Sarah Hazelwood

Celebrating Mother’s Day

Mother’s Day is celebrated in over 40 countries around the world. But, despite falling on different days of the year the spirit behind Mother’s Day or Mothering Sunday, as it’s originally known, is the same wherever you are.

This heart-warming occasion sees children showering their mums with gifts and tokens to express their love, gratitude and appreciation for everything they’ve done.

Here in the UK, Mothering Sunday is celebrated on the fourth Sunday of Lent. Its origins date back to the 16th century, making England the first country in the world to dedicate a day for this event. During this time it was considered important for churchgoers to visit their home or ‘mother’ church once a year.

Over time it became the day children, mainly daughters, who had gone to work as domestic servants, were allowed home to see their mothers and their families. They would have also picked flowers along the way to give to their mother when they arrived. Unfortunately, the tradition came to a head with the advent of the Industrial Revolution, but its revival came about in 1913, when High Anglican Constance Smith was inspired after reading a report of Anna Jarvis’s American campaign - I’ll tell you more about this now…

In America Mother’s Day is a national holiday and falls on the second Sunday in May, as proclaimed by President Woodrow Wilson in 1914. It is marked on this day as a result of a campaign by Anna Jarvis, whose mother died on 9th May 1905. She believed that mothers everywhere deserved their own special day and she fought for many years to make this happen. By 1911 it was celebrated in almost every state, with flowers quickly becoming a lasting tradition and sign of love. In 1914 congress passed a resolution designating the second Sunday in May as Mother’s Day.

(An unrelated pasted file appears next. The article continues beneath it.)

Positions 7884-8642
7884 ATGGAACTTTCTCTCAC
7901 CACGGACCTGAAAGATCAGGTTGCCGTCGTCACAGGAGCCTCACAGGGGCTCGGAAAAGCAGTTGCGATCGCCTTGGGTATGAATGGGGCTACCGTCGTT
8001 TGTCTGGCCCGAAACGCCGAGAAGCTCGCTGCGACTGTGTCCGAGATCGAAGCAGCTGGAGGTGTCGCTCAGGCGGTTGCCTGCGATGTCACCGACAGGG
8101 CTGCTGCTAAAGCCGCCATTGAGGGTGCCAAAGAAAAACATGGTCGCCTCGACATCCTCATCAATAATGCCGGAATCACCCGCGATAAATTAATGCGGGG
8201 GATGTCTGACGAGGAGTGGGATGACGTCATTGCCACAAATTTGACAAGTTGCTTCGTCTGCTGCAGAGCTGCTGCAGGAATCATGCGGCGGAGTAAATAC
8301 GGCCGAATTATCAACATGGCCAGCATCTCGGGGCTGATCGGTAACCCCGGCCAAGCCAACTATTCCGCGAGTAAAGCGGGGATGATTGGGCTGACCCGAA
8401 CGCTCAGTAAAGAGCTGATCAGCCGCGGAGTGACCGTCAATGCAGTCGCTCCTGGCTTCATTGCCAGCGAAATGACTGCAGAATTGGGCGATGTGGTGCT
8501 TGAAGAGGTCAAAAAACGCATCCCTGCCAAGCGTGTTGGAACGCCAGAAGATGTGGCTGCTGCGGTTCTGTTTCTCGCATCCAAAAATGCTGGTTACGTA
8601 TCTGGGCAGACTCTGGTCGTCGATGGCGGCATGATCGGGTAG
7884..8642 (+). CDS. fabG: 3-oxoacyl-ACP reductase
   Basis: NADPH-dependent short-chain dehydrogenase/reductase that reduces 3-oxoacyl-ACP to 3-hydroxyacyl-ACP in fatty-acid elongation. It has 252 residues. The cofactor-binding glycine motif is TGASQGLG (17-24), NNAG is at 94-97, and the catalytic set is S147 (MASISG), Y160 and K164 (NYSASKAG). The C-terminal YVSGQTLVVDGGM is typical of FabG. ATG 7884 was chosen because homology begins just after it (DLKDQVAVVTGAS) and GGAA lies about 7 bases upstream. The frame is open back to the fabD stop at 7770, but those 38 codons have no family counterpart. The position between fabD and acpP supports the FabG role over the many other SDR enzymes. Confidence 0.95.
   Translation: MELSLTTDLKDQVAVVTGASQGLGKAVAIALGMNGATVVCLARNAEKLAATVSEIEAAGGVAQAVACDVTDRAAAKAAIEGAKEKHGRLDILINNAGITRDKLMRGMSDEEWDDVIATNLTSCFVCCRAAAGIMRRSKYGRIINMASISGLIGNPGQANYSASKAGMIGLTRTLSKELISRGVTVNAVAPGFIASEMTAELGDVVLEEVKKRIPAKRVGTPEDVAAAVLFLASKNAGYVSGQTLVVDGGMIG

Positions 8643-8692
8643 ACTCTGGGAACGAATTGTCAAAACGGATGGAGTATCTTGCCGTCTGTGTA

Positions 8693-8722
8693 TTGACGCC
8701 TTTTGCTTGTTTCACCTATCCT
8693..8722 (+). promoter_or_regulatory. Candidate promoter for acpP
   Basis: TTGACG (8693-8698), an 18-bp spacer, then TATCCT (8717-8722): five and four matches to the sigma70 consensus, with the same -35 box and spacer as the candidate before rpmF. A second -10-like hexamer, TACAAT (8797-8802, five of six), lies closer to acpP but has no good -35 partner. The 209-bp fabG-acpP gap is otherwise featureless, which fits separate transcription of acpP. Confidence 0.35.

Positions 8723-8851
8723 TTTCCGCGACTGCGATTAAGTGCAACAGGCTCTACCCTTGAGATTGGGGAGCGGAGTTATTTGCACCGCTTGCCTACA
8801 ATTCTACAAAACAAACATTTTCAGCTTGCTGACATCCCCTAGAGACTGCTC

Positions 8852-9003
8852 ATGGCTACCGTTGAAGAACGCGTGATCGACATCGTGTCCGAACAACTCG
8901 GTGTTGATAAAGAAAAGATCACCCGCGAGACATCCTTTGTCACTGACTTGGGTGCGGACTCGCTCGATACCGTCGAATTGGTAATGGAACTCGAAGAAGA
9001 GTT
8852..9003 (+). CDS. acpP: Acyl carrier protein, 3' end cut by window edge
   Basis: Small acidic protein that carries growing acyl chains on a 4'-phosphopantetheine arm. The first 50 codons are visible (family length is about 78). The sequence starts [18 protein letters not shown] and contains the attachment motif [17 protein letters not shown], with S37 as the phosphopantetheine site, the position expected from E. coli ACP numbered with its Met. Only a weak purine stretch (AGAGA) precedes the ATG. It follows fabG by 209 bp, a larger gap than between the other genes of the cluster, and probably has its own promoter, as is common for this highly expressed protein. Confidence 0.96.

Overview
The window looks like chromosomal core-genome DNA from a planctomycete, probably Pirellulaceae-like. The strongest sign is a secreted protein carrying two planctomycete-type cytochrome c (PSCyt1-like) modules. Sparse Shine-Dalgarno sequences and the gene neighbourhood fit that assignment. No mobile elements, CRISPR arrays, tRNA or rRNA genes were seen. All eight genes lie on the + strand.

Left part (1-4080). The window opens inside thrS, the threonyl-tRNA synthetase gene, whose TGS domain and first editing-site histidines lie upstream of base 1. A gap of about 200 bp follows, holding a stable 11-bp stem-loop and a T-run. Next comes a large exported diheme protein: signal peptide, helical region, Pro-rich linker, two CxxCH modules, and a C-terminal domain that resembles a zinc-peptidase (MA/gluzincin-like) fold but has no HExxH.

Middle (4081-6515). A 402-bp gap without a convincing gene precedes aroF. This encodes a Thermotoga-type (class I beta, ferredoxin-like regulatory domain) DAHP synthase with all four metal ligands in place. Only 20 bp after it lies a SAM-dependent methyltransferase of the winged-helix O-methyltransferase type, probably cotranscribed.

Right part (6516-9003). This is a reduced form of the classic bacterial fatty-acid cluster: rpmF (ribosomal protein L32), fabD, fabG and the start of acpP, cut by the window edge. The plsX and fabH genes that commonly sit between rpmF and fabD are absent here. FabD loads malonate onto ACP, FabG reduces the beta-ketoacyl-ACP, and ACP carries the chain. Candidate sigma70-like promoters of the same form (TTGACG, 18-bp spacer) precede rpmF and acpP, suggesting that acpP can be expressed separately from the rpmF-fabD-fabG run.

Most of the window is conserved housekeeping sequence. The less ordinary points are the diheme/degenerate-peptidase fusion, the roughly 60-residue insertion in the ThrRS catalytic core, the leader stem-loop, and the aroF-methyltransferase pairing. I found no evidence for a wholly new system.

Over time the event grew but Anna regretted how commercialised it became. She said:

“A printed card means nothing, except that you’re too lazy to write to the woman who has done more for you than anyone in the world.” 

Everyone has their own ways of celebrating Mother’s Day, but how exactly do other countries pay tribute to the inspirational mums, grandmothers and other mother-like figures? I did a little research and discovered that there’s far more to Mother’s Day than meets the eye.


The concept of celebrating Mother’s Day on the second Sunday in May is fairly new in India. However, a more long-standing tradition is the Hindu festival, known as the Universal Mother, which is celebrated for 10 days every October. During this time the community reflects on the importance of mothers in society, whilst cards, gifts and an invitation to a meal are given as a token of love.


As with many other countries, Mother’s Day has become a bit of a commodity in Spain, but on the first Sunday in May, Spanish children traditionally give their mothers’ handcrafted gifts and greeting cards, rather than just buying something from their local store.


Mother’s Day in Australia grew from the US and as such is very similar. They also share a tradition, which sees people wearing a carnation – if it’s coloured it signifies that the person has a living mother and if it’s white it shows that their mother has passed away.


To mark Mother’s Day young children draw pictures called ‘My Mother’. These are then entered into an exhibit, which travels to many countries across the globe.


Mother’s Day is the most popular festival after Christmas and Valentines Day. On the second Sunday in May children pay tribute and show thanks to their mothers through cards and flowers.


In the run up to Mother’s Day plastic flowers are sold. When Mother’s Day arrives the money is collected together and sent to mums whose children are on vacation and not around to share the day with them.


Mother’s Day is also known as Dia de las Madre and is celebrated with gusto on 10th May as churches deliver special mass. In the run up to the event sons and daughters flock to their mother’s house on the eve of Mother’s Day, which is observed nationwide and marked by special events, hosted by schools, churches, cities and civic groups. The high point is an orchestra, which plays Las Mañanitas, while the traditional early morning meal of tamales and atole is given out to all local mothers.

That’s how Mother's Day is celebrated across the globe but how will you be honouring the special lady in your life this Sunday? If writing this article has shown me anything, it’s that Mother’s Day is about far more than just cards and flowers. So, my advice is, don’t be afraid to do something a little different this Sunday, there are so many other ways to show just how much you care.